Have you ever received a gift from someone and instantly felt their warmth and need to return the favor? You probably experienced reciprocity on a personal level. This principle can be applied to marketing and business as well.
Reciprocity doesn’t mean you’ll need to burn all your marketing budget. Think about ways your firm can bring in new clients by giving them a “free resource.” Some ideas to explore may including offering a free hedge fund ebook to website visitors who sign up, receiving a complimentary broker consultation, or inviting users to sign up to beta test your new trading platform.
3. Peer Comparison & Social Proof
Think about being at a restaurant with a group for dinner and everyone orders a salad except for you. Then at the last minute before the waiter leaves, you end up ordering a salad saying, “might as well join the crowd!” This is an everyday representation of peer comparison and social proof.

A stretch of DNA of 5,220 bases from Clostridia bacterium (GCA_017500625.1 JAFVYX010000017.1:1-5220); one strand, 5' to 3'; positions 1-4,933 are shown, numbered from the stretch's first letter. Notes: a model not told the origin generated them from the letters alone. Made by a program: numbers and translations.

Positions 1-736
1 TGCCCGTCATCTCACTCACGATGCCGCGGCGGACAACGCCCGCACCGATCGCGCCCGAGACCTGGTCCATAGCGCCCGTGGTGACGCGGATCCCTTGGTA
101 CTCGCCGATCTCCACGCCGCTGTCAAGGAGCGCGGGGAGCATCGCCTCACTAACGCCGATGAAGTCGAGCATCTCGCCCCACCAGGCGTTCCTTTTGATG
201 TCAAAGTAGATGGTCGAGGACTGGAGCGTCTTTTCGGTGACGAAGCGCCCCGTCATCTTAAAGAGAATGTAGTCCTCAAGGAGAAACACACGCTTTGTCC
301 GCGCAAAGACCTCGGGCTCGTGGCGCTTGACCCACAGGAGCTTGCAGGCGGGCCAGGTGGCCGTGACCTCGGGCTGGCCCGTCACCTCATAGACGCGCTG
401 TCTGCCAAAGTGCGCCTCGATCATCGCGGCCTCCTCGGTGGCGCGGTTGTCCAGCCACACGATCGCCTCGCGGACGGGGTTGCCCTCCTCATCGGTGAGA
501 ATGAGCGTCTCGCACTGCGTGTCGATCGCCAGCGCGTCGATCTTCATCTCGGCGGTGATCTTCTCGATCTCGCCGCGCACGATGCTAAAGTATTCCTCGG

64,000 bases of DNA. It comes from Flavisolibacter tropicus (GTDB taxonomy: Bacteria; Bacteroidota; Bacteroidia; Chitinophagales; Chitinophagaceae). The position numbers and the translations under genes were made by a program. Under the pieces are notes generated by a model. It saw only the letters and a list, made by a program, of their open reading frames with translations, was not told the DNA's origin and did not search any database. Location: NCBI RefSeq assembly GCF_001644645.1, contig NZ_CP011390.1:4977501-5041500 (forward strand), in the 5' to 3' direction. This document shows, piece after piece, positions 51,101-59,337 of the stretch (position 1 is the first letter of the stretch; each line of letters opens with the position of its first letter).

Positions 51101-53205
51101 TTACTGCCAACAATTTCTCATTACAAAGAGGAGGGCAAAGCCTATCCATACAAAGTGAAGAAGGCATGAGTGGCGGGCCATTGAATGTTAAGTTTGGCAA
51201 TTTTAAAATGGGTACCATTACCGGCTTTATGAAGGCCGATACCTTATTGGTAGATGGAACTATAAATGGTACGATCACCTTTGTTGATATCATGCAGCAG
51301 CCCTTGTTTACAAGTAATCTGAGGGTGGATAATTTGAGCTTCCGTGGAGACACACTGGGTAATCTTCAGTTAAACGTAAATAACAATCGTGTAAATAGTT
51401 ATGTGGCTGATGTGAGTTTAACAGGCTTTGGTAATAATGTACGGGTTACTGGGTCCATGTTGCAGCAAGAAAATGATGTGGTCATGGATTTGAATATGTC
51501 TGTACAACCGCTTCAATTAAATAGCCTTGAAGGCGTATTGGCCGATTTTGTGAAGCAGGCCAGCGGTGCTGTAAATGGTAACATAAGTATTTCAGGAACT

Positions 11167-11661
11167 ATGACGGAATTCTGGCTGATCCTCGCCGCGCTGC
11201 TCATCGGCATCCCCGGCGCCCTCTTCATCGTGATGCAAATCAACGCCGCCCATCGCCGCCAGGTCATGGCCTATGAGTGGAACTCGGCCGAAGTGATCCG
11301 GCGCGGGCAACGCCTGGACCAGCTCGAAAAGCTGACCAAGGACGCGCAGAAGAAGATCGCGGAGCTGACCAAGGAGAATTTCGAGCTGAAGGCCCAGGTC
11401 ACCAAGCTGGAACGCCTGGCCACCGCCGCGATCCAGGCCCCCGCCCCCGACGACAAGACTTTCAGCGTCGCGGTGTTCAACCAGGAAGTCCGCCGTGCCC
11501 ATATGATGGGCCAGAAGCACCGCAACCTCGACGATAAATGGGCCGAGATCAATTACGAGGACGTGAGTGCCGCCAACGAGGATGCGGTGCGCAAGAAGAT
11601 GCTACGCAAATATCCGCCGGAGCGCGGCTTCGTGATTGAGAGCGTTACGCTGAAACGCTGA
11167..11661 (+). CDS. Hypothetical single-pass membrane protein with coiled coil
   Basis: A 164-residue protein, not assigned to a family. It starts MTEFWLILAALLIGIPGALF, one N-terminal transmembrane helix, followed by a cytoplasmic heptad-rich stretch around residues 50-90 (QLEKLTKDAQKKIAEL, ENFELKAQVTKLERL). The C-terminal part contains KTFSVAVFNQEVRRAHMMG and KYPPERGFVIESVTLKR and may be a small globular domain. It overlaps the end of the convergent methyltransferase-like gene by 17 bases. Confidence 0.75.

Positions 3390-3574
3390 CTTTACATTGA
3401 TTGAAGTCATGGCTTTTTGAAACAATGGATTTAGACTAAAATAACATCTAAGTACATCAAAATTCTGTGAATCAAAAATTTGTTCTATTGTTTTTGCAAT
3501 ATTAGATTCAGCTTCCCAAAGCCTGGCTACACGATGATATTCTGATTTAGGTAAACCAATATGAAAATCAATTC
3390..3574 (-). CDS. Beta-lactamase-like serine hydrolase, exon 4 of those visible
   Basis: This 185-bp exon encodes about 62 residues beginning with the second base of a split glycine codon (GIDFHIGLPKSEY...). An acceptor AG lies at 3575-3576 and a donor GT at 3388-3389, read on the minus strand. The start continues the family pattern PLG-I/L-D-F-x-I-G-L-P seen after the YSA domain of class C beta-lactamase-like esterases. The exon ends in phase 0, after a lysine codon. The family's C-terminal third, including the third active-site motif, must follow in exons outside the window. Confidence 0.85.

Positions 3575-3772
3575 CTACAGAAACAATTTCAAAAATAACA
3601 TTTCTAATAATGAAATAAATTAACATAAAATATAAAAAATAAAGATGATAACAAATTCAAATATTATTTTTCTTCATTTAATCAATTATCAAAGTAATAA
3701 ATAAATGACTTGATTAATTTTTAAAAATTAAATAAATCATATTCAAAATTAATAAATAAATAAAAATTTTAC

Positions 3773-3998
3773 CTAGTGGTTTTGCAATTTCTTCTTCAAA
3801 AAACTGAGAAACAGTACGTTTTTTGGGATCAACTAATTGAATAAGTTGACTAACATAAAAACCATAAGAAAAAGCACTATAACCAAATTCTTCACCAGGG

A way to use this principle in marketing is to consider what do successful people have that potential clients don’t? Maybe it’s a financial advisor who has a deep understanding of price movements. In that case, position one of your more successful advisors as an “influencer” on social media by having them regularly share market insight. With enough shares and likes, social proof will be created, the optics of which will help reinforce the thought leadership and expertise of your firm to help build your brand, following and potentially earn new clients.
Using the scarcity tactic is exactly how it sounds. The idea is to make your product or service seem rare or exclusive. Try this with potential clients by explaining there’s only a few spots left in your special Managed Futures Webinar, that seating is limited at your next event, or let them know they’ll be part of an exclusive roster of clients. Scarcity works almost every time.
5. The Baader-Meinhof Phenomenon